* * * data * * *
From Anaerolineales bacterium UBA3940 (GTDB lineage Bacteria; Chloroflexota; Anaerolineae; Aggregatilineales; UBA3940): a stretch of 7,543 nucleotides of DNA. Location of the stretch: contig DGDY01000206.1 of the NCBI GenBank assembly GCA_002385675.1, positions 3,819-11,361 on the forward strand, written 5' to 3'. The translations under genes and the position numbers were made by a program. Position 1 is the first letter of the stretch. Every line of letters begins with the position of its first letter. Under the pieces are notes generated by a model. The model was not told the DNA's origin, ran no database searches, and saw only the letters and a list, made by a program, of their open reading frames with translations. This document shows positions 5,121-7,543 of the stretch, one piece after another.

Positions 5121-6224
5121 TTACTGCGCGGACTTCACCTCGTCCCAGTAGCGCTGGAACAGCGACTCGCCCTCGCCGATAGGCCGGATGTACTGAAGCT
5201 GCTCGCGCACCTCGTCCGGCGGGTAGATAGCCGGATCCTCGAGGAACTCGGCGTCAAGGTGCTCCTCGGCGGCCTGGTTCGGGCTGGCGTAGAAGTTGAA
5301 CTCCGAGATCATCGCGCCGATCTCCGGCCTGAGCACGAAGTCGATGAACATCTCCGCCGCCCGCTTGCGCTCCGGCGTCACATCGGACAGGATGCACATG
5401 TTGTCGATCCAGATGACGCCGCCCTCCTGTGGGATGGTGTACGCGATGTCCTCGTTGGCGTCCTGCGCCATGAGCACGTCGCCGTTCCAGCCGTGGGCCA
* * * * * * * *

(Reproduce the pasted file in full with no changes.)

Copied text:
From Anaerolineales bacterium UBA3940 (GTDB lineage Bacteria; Chloroflexota; Anaerolineae; Aggregatilineales; UBA3940): a stretch of 7,543 nucleotides of DNA. Location of the stretch: contig DGDY01000206.1 of the NCBI GenBank assembly GCA_002385675.1, positions 3,819-11,361 on the forward strand, written 5' to 3'. The translations under genes and the position numbers were made by a program. Position 1 is the first letter of the stretch. Every line of letters begins with the position of its first letter. Under the pieces are notes generated by a model. The model was not told the DNA's origin, ran no database searches, and saw only the letters and a list, made by a program, of their open reading frames with translations. This document shows positions 5,121-7,543 of the stretch, one piece after another.

Positions 5121-6224
5121 TTACTGCGCGGACTTCACCTCGTCCCAGTAGCGCTGGAACAGCGACTCGCCCTCGCCGATAGGCCGGATGTACTGAAGCT
5201 GCTCGCGCACCTCGTCCGGCGGGTAGATAGCCGGATCCTCGAGGAACTCGGCGTCAAGGTGCTCCTCGGCGGCCTGGTTCGGGCTGGCGTAGAAGTTGAA
5301 CTCCGAGATCATCGCGCCGATCTCCGGCCTGAGCACGAAGTCGATGAACATCTCCGCCGCCCGCTTGCGCTCCGGCGTCACATCGGACAGGATGCACATG
5401 TTGTCGATCCAGATGACGCCGCCCTCCTGTGGGATGGTGTACGCGATGTCCTCGTTGGCGTCCTGCGCCATGAGCACGTCGCCGTTCCAGCCGTGGGCCA